The consensus among economists these days is that the economic cost of curbing climate change in the short-term will run between 0.5 and one percent of U.S. GDP—about $143 billion if we use 2008's GDP as a reference.
But Grist's Gar Lipow doesn't think curbing climate change will cost the GDP a dime:
[T]here are some good reasons why the consensus is wrong about there being a net cost at all. I think the overwhelming evidence is that a climate-stable future will have a higher GDP, even before avoided climate disruption is counted.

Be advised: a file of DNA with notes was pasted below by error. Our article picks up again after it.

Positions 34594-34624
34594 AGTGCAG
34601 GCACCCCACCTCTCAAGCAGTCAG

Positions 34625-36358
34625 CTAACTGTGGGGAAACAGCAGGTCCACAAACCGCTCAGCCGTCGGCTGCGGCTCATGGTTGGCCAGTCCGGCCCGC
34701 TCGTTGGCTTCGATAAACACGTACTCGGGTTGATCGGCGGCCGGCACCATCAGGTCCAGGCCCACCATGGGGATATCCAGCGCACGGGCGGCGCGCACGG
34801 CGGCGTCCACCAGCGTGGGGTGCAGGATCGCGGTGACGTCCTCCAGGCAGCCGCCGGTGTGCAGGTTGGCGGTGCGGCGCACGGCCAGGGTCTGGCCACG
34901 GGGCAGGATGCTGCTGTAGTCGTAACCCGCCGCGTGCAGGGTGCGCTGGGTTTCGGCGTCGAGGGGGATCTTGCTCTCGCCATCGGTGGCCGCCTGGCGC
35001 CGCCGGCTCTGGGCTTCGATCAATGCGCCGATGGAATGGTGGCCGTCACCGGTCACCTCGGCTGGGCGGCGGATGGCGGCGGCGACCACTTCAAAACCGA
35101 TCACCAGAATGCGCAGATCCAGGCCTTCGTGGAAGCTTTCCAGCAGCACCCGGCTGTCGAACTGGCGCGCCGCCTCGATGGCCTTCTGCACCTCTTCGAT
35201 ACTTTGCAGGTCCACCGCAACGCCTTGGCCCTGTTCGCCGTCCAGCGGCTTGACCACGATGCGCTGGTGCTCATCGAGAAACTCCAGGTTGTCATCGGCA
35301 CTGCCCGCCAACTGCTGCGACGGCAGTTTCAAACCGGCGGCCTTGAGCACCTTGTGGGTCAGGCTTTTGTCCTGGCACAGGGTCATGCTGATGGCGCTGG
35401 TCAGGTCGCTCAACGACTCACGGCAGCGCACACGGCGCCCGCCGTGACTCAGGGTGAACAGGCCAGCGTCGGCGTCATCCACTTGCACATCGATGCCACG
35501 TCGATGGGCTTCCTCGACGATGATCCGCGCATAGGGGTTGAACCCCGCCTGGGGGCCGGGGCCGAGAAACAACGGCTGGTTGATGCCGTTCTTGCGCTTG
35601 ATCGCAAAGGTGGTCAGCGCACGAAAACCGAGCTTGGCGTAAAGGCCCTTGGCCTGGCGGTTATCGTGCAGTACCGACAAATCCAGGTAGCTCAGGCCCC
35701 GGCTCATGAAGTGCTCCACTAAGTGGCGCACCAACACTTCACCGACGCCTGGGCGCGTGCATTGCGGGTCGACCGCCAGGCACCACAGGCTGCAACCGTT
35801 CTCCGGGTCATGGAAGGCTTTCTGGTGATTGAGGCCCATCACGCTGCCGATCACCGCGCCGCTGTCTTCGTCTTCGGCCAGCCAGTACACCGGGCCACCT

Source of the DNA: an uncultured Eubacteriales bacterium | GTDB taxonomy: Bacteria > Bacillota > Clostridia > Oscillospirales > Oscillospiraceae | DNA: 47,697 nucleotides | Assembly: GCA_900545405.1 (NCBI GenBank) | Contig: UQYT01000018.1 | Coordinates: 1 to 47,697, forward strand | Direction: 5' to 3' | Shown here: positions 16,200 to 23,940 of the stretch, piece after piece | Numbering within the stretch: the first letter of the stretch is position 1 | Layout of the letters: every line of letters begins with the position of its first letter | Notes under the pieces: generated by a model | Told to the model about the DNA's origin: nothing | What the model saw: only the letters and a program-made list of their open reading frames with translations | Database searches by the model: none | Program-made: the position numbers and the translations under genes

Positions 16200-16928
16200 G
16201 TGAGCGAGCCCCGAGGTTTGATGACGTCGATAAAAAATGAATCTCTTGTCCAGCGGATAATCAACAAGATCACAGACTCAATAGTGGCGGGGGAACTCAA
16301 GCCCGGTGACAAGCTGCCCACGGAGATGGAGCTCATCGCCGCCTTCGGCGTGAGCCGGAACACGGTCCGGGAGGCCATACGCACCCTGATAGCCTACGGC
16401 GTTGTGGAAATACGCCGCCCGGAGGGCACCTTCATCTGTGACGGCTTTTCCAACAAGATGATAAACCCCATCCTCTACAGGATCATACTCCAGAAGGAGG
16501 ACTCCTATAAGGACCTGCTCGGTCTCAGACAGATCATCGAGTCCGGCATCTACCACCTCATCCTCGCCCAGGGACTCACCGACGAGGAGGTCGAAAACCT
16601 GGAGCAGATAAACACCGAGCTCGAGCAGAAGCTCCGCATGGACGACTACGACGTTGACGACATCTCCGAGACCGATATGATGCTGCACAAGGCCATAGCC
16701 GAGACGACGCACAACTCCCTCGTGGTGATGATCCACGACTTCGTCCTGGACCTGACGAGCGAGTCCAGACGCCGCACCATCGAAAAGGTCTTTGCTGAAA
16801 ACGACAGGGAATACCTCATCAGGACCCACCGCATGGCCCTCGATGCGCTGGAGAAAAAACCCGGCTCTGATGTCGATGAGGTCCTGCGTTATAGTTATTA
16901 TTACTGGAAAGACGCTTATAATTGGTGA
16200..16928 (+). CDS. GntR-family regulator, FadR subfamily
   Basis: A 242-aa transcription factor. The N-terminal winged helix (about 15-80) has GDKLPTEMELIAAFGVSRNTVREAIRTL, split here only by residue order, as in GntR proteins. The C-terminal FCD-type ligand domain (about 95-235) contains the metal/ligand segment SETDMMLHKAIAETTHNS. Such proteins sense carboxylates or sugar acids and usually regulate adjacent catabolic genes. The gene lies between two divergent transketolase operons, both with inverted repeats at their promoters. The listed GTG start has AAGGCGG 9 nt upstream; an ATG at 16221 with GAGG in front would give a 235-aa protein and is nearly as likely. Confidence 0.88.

Lipow thinks most economists have underestimated the benefits of capping enough carbon to stop climate change. He reasons that productivity will see a net 5 percent gain after enough buildings are greened, renewable resources replace fossil fuels, and workers begin reaping the health benefits of cleaner air and water.
Five percent of our current GDP is about $715 billion, but if projections hold, our GDP will hit $26 trillion by 2030, meaning total productivity gain would have to equal $1.3 trillion to fall in line with Lipow's prediction.